Subway Etiquette Signs You Don’t Need in Tokyo

A New York artist took a survey of peoples’ subway pet-peeves and printed up 400 of these fake MTA flyers to paste up around the city’s subway stations. Some of the other ‘rules’ are based on religion, noise pollution, physical contact, hygiene,  garbage disposal (or lack thereof), eating, and subway stair etiquette.

I think this is great! And a little sad. Having just come from Tokyo where, no matter how crowded the subways are, it is very quiet & peaceful and all phones are set to silent so you don’t “annoy your neighbors” (says the intercom lady in her British English accent). The stations and trains are clean and the cushions are extra thick (and heated on chilly days!).  Also, when you enter the ‘turnstyles’ you just have to tap your card (no awkward swiping) and the gates are left open by default unless there is a problem with your card/ticket (sorta like ‘innocent until proven guilty’) which saves time. Plus, I think the Japanese don’t sweat or something because there’s no body odor to complain about. So basically, no, you don’t have to watch out for flying nail clippings.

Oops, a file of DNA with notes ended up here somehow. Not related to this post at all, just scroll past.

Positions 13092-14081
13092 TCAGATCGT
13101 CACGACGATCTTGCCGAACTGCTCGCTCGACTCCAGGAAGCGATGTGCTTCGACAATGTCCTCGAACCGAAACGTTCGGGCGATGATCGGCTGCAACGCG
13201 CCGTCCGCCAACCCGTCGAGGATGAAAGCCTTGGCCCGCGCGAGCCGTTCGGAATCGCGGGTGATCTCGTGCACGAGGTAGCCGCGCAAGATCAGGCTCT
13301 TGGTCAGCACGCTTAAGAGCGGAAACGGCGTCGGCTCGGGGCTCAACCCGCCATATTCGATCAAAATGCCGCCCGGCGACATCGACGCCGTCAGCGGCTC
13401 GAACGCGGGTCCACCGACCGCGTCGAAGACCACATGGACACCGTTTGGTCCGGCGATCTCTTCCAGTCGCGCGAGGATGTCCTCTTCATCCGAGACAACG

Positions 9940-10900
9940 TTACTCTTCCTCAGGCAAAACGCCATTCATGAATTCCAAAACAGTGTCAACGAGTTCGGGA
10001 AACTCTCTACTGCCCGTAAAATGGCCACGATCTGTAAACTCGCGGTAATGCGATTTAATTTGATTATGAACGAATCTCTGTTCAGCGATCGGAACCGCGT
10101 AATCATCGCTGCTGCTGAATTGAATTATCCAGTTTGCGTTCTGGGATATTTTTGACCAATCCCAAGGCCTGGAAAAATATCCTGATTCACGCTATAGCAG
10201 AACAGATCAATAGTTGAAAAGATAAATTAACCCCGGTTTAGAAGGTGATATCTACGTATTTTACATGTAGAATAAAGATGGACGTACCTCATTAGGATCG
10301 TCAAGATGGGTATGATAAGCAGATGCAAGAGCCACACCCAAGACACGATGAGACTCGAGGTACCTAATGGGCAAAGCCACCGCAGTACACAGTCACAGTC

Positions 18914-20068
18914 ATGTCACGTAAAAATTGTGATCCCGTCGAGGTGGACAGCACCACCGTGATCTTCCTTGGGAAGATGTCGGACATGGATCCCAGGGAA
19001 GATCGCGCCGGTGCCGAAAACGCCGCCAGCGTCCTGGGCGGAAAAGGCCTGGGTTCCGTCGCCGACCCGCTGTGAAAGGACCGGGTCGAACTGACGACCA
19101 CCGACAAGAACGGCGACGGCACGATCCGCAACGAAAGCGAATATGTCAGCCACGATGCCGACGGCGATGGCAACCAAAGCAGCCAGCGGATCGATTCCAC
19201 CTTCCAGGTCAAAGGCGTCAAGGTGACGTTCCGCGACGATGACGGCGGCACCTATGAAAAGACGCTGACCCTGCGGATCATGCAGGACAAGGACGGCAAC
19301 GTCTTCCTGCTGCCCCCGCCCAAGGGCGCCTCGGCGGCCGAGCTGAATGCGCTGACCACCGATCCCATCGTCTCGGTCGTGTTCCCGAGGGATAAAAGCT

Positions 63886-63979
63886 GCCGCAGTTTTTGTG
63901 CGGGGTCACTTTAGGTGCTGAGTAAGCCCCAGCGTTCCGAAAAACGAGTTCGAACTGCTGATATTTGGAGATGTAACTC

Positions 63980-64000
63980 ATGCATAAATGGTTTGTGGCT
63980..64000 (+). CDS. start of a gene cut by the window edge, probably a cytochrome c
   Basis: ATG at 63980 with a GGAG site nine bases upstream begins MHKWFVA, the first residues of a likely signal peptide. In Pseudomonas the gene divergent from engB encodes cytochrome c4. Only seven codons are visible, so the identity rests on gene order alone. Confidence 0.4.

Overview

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One response

  1. People keep nail clippers on their keychains! Nail cutting has only happened twice in front of me but it sends me running- the sound and flying bits of crap are just too gross. I thought L train riders would be above this, but alas…

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